My last article discussed the importance of keeping statistics and acquiring some objective data to understand your golf performance. If you followed my advice you will be a few weeks into keeping stats and gaining objective information. This week I am discussing short game stats and how you can gain a good understanding of how many shots it is taking you when you are closer to the hole. This information will start you on the process to improve your short game scoring.
BETTER SCORING LIES IN THE ART OF YOUR SHORT GAME!
Short game is my favourite part of the game to coach. I think it is the most creative part and the most fun to practice. Professional players spend up to 70% of their practice time developing their short game skills under all conditions. They practice from all types of lies with different clubs, changing height and roll to produce different shots. During their practice they create pressure through various games and skills tests to simulate what they may face in tournament situations. Keeping stats on their short game helps them to determine what to practice to reduce their scores. Remember it is easier to track improvement when we know where we started.
THE GOAL for Improving Short Game Scoring
Professional golfers are always measuring their performance. The goal is to get the ball close to the hole from inside 100m and you will ultimately give yourself more chances of holing putts and lowering your scores. This distance is used for very low single digit handicap, elite and professional players. There are some players that cannot hit a wedge 100m so their short game distance is considerably closer to the green than others. For this reason, your short game improvement may lie closer than 100m. Once a chosen short game distance is established, it is important to understand how many shots it takes you to get into the hole. Of course, the fewer the better!
THE PROCESS for Improving Short Game Scoring
To start the process of keeping your short game stats we are going to keep it very simple. For your next 10 rounds select from one of the distances below. Keep in mind this is a rough handicap guide. Do not pick a distance that is greater than your full wedge distance.
- For elite and single digit handicap the distance to improve is from inside 100m
- For 10-18 handicap the distance to improve is from inside 80m
- For 19-27 handicap the distance to improve is from inside 60m
- For 27+ players the distance to improve is from inside 40m
The next step is to record how many shots it took you to get into the hole with the following detail:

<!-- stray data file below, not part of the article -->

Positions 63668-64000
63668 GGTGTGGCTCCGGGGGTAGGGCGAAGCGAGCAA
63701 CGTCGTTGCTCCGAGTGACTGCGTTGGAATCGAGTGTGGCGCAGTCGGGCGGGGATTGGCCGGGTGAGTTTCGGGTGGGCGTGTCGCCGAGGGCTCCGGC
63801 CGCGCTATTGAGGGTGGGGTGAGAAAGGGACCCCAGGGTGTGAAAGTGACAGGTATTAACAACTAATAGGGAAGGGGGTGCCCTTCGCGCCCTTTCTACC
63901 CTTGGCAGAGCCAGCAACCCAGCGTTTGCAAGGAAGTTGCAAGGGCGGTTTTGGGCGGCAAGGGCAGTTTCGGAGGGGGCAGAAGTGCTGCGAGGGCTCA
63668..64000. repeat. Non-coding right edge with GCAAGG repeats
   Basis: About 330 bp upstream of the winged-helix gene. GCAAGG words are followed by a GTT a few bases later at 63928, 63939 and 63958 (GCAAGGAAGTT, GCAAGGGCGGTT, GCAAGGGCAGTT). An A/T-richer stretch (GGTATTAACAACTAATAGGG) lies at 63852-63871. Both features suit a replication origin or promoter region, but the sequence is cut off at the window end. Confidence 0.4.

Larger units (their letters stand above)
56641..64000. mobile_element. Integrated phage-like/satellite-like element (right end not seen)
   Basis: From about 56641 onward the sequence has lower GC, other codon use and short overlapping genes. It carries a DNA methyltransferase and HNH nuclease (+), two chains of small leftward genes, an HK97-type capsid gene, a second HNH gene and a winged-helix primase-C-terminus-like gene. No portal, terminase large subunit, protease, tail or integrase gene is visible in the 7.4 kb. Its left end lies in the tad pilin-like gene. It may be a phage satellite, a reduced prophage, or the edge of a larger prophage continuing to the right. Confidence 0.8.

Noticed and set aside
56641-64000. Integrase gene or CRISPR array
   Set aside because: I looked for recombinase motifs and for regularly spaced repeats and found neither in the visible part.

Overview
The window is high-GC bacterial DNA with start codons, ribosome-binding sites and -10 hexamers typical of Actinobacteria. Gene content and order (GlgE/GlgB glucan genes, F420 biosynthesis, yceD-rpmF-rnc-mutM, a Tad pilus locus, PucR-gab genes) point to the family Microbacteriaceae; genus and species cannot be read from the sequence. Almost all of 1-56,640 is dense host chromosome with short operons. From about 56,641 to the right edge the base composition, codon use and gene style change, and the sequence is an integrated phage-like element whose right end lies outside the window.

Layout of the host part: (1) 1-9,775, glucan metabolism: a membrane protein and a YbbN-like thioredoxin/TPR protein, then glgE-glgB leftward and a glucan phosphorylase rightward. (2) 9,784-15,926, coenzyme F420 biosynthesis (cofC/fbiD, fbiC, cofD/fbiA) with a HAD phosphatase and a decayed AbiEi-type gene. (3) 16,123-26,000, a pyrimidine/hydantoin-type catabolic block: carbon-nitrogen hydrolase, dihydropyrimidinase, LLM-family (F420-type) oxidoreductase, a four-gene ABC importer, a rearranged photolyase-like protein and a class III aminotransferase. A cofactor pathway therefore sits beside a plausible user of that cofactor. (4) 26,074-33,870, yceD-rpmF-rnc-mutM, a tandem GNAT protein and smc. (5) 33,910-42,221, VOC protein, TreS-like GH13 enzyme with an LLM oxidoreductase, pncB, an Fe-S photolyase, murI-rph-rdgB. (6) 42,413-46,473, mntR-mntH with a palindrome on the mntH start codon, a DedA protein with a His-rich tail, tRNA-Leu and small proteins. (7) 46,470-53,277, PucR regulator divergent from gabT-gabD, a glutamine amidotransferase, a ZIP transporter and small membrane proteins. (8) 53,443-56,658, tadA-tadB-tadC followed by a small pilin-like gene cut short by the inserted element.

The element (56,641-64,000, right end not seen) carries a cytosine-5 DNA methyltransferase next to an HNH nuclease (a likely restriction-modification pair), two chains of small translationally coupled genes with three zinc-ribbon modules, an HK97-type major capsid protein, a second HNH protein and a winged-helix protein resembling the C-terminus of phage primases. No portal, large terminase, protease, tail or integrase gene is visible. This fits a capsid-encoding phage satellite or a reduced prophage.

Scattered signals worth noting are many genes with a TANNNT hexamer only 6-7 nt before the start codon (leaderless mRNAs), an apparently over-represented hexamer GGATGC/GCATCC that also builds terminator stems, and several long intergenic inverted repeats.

- The distance of the first shot from within your chosen short game range
- The lie of the ball (fairway, rough, bunker or putting green)
- The club used
- Repeat on subsequent shots until the ball is in the hole
THE ANALYSIS for Improving Short Game Scoring
After you have accumulated at least 10 rounds, begin to look at the detail to create a plan of attack for how to improve your short game skills. Answering the following questions will show you where to start:
- How many shots on average is it taking you to get into the hole from your chosen distance?
- How many shots on average is it taking you to hit the green from inside your chosen distance?
- How close are you hitting it to the hole when you get your shot onto the green?
- How many putts are you having?
- What shots are causing the biggest problem? Pitching, chipping, bunker, putting, specialty shots (lob, bump and run, plugged lie, fluffy grass etc.) or a combination?
- Do you need to understand how to control the height and roll of the ball?
- Do you need to understand how to hit from different lies around the greens?
- Do you need to understand strategy such as what type of shot to hit, the club to use and where your target should be?
LONG TERM GOAL for Improving Short Game Scoring
Once you have analysed your stats, it is important to get the right advice on how to play the shots that are causing you trouble. It is also important to understand what is realistic when it comes to setting your outcome performance goals in this area. This is where you may need to seek the advice of a qualified coach to guide you.
I believe that taking a proactive and objective approach to the game is an ideal way to improve. Begin this process in your next round and you will start to see what is happening in your own game. Asking and answering questions such as the ones listed above will have you well on your way to getting the short game that you dream of!
Sign up to my newsletter and be notified about Part Two and Part Three of my Short Game Scoring series:
Improving Short Game Scoring – Part Two which will include information on how to hit different types of short game shots
Improving Short Game Scoring – Part Three which will show you how to use your practice time effectively
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